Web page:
Mexican life

Bougainvillea butchery

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THAT’S ABEL the deadpan yardman cutting the bougainvillea down to size, or at least less large, last Saturday.

He also mowed the lawn. It probably was the final mow of the season because it has stopped raining. In the summer it rains every day, every freaking day.

November is our loveliest month, incomparable. The sky is blue. The air is cool. The mountains are green. The birds sing. You really cannot beat November in these parts.

No later than January, we’ll be taking out the grass to the left of the sidewalk, part of a project to eliminate all grass except in the middle semicircle. The green-and-yellow maguey you see on the left will be removed and trashed. All the area beyond the sidewalk will become stone and concrete.

The grass at the bottom right of the photo will remain. It’s part of the semicircle in the middle of the lawn.

That maguey’s removal will be the final one. We had five. Three were of the sort you see in the photo, which grow to monster size. The other two were smaller tequila magueys. I planted them all when they were little, thinking they were cute. They became a colossal nuisance. I am to blame.

We have others that are confined in planters. You see one there in the middle of the photo. Word to the wise: Never let a maguey escape from a planter. It will turn on you.

It will not show you love.

But November is here, and it is beautiful.

12 thoughts on “Bougainvillea butchery

  1. Your November is much sweeter than mine right now Felipe. We got 1 1/2 ” of snow last night. The yard is looking great! “Deadpan” does good work!
    Saludos to the Mrs.

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    1. Mike: I feel your pain. I have lived in snow only a few months in my entire life. Not a fan.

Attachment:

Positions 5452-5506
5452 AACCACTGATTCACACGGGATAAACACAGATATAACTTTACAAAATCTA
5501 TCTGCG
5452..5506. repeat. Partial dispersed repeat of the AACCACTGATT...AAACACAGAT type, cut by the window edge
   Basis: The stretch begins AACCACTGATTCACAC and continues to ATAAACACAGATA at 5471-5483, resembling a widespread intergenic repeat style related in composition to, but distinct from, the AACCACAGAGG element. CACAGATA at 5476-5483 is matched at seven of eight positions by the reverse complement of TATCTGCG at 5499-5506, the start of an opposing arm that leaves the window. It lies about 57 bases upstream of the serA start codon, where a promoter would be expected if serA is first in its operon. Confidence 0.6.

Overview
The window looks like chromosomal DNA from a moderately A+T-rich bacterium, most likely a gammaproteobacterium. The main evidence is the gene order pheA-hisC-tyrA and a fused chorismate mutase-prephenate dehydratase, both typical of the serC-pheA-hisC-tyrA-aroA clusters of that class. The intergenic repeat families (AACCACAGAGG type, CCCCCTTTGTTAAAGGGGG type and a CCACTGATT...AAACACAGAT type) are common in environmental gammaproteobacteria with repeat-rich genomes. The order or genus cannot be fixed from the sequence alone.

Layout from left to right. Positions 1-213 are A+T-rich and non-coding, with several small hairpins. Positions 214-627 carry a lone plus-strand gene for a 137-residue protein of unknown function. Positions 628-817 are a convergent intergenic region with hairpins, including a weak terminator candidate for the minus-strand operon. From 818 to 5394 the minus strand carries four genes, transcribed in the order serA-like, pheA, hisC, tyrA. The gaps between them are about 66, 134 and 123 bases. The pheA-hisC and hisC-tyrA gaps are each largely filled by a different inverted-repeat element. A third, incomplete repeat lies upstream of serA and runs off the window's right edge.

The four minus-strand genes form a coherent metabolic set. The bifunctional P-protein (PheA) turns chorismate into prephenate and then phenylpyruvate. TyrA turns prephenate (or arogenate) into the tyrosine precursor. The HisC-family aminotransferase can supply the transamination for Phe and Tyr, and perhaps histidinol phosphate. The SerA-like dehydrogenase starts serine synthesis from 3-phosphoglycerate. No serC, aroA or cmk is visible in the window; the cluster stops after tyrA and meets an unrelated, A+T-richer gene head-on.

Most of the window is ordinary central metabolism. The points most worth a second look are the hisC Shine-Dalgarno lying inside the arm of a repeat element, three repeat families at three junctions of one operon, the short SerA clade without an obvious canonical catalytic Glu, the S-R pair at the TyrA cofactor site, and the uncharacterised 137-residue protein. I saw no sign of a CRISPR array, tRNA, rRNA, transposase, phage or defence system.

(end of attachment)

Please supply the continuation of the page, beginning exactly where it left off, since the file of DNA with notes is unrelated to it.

Yes, Deadpan does do good work, and he does it quickly. Saludos to you and the entire family. Bundle up.

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  2. I am sorry that you are taking out your grass. So many people here do the same thing. They think it will be so much less maintenance, but it isn’t. The weeds grow right through the weed barrier and the rocks. It is hard to walk through the rocks and is so ugly compared to grass. There are a few that have the rocks removed after a couple of years, lots of people just complain! Just saying……

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    1. Beverly: Not gonna remove all the grass, just most of it. I was going to do a larger portion of the yard soon, but due to other expenses, I’ll just do a relatively small section, and then continue in 2019 if I’m still alive.

      Grass and weeds do not grow up through what I have planned (empedrado) if it’s done right. The section of our property between the Alamo Wall and the street was done years ago, and nothing grows through it. As for its being hard to walk on, that depends on how it’s installed. The only maintenance required is the occasional sweep.

      I’ve never heard anyone complain about empedrado. Maybe you just have wussy neighbors!

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    1. Señor Lanier: I do have plantaphobia. No denying it. Cute little things I planted years ago now tower 20-plus feet into the air. They toss off garbage. They have spikes. Truth is, I’d like to get rid of most of it.

      If I’d only known.

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  3. You seem to be constantly complaining about your plants (which I assume you planted) growing too high. Gardening is a curse. I know. I enthusiastically planted every plant, shrub, perennial and tree known to man back in ’92. Sixteen years later we sold the property because the maintainence was growing exponentially. Sure looked good when we sold it though. I’d hate to see the jungle it’s become since 2008. Every day I thank my lucky stars I don’t have a garden to maintain.
    Glad to see you had the sense to hire someone to do the pruning and didn’t try to climb the ladder yourself.

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    1. Brent: I am constantly complaining about the plants. The ones that don’t throw rotten fruit on the ground prefer to spear you with spines. And they have grown, and continue to grow, like mad.

      I do little gardening anymore, and I take care with ladders. The good thing is that help is cheap.

      I guess I should live in a high-rise.

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